Amsterdam: Part 1

Bikes everywhere!  One of the great things about Amsterdam are the bikes.  There are very few cars in the city and no traffic jams.  There are 10’s of thousands of bikes.  There is a sign that says, “Smart people ride bikes”.  Not sure about bikes?  Here’s proof:

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And more proof:

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That would be a parking garage two levels and about 200 feet long, filled with bikes.  This is my kind of town.  And while I’m at it, I have to say, the Dutch are a beautiful people.  It seems like everyone here should be a model.  And one more thing:  NO TATTOOS.  Sorry, but I don’t like tattoos and for some wonderful reason, the Dutch don’t seem to care for them much either.  Either that, or it just hasn’t caught on yet, like it has in the US.  But, it is never-the-less refreshing to see beautiful peeps keeping their skin, well….beautiful.  Have I mentioned the blue herons?  They’re beautiful too, and love dark colored cars:

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And yes, we are standing 10 feet away from this guy.  He doesn’t have tattoos either.

Amsterdam is all about canals.  Think of the city as a clam shell with the train station at the hinge center of the clam.  The streets jut out more or less diagonally from the center, as do the trams (11 of the 16 trams route from the train station out, and one traverses the clam shell left to right).  The canals all divert off of the Amstel River (yes, Heineken and Amstel beer….which no one here seems to drink), traversing the clam shell in 4 arcs, each just a few blocks apart.  Smaller canals parallel the tram lines.  Here are a few pics:

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This pic above is for my brother Bruce.  He would dig what you see here:  House boats that reside on the canals.  Yeah, people live on these boats that are either floating, or attached to concrete pads that are at water level.  Some are really cool.  A tour boat comes up the middle.

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The other most important architectural feature of the city is the building of the city itself.  This is marsh land.  Hundreds of years ago, logs were soaked in some sort of creosote like solution and laid down in the marsh to create a base.  I mean alot of lumber and as long as the wood stayed submerged, rotting would not be a problem.  It was covered with sand.  Later, they used concrete.  Needless to say, the buildings here have settled and settled and most of the old part of town is ski-wampus.  Here are two pics which are hard to decipher:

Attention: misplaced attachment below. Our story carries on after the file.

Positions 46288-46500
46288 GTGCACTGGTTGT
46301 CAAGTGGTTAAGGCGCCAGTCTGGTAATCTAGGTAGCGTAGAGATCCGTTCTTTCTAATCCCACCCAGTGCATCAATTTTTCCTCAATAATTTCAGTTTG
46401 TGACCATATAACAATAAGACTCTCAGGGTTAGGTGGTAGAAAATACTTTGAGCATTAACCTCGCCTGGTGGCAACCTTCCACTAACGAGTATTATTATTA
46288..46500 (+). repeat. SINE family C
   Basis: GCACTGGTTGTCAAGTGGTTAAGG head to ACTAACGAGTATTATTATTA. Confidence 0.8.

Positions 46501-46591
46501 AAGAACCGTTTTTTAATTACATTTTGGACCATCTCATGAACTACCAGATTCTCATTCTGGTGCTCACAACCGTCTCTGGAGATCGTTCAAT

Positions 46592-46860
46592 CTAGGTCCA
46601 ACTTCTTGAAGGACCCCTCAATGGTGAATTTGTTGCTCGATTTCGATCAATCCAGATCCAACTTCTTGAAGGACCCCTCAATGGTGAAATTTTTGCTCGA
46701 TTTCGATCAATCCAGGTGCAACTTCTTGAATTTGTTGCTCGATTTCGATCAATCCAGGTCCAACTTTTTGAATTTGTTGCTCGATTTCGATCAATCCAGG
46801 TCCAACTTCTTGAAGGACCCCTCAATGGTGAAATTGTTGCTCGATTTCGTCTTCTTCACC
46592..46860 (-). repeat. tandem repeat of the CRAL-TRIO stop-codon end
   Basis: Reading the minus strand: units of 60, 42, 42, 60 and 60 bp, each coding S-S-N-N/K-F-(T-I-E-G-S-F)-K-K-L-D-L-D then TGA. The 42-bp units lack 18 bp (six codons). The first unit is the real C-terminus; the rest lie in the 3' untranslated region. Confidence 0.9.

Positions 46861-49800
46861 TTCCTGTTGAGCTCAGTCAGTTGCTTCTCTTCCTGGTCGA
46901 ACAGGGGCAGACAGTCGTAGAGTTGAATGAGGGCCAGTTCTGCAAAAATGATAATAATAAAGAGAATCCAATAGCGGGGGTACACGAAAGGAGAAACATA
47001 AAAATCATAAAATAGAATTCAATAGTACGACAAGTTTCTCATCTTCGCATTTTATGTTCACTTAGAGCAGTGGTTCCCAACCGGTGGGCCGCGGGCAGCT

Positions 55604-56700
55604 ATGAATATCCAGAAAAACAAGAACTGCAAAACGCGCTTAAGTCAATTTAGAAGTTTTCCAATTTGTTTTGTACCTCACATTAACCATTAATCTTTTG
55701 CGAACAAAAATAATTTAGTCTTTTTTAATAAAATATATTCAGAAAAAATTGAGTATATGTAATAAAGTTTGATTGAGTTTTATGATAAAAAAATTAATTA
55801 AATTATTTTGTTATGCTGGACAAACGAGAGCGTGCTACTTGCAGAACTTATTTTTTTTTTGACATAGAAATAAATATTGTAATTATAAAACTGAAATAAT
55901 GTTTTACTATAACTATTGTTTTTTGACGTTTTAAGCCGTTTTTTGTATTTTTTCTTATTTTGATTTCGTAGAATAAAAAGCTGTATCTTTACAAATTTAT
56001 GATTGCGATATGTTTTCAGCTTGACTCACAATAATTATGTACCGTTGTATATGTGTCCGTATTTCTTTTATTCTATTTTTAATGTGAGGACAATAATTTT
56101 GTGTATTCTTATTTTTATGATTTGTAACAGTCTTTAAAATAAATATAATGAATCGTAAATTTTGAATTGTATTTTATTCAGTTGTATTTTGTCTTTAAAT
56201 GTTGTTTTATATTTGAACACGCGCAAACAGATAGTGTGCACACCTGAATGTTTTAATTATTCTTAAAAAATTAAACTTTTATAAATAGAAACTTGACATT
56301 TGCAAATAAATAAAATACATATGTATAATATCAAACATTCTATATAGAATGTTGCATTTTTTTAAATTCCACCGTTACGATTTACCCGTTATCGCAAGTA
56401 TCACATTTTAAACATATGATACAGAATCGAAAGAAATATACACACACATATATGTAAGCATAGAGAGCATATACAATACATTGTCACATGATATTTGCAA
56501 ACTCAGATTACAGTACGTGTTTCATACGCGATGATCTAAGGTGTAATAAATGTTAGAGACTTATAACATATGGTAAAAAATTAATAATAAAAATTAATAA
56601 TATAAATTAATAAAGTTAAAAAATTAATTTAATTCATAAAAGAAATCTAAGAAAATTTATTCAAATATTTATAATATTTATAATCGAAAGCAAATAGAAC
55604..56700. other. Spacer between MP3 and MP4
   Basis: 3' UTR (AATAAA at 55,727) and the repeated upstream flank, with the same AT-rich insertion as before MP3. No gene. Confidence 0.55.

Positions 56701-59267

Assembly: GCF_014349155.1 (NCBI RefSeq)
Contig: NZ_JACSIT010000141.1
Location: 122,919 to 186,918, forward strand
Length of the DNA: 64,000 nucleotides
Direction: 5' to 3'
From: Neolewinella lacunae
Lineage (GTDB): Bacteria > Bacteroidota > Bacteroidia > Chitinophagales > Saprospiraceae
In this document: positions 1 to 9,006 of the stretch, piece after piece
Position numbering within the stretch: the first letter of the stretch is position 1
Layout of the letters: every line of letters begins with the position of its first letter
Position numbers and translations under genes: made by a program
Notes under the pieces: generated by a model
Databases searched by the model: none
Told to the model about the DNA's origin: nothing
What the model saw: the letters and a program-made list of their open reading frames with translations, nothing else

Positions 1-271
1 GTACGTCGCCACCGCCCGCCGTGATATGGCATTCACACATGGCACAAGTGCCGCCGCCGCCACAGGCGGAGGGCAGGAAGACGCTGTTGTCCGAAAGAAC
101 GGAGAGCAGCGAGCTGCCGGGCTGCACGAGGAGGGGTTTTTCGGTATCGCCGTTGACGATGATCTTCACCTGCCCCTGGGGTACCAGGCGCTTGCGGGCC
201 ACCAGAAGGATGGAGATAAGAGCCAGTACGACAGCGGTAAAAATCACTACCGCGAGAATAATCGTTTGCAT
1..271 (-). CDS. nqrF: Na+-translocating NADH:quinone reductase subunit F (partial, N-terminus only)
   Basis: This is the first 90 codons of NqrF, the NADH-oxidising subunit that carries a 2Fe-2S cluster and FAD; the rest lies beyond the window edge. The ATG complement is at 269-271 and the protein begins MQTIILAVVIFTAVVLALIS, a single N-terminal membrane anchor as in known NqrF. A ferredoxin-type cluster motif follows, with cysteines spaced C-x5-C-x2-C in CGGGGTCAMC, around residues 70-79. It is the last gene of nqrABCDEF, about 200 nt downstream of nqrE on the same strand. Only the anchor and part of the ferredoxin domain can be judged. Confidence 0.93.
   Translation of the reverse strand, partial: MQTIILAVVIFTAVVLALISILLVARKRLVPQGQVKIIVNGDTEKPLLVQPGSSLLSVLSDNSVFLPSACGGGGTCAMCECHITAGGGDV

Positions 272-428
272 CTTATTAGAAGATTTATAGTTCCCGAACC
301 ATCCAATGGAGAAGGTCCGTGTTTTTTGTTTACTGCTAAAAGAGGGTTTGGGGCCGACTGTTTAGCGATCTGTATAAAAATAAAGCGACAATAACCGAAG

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Above, look how the set of buildings lean forward just beyond the Mercedes van.  You can see the gap between the first building and the next building directly behind the scooter widens as it travels up toward the roof.  Because each city block is solid building side by side, the leaning is usually forward toward the street.  No one seems to worry about this as the settling  occurred a long time ago.  Here is another shot where the grey strip on the red building appears wider at the top, than at the bottom:

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Once you notice this, you find yourself marveling at how crooked the whole city is.  It’s quite amusing, actually.

Part 2 blog will be the artistic side of Amsterdam.

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Author: euro916

I am a college professor in the music department of Utah State University. I will start my sabbatical on May 1, 2016 and plan to document the year's experiences in this blog. The sabbatical consists of musical endeavors in Europe/UK for 3 months, and half a semester as guest artist in a couple of California universities. Thanks for following!

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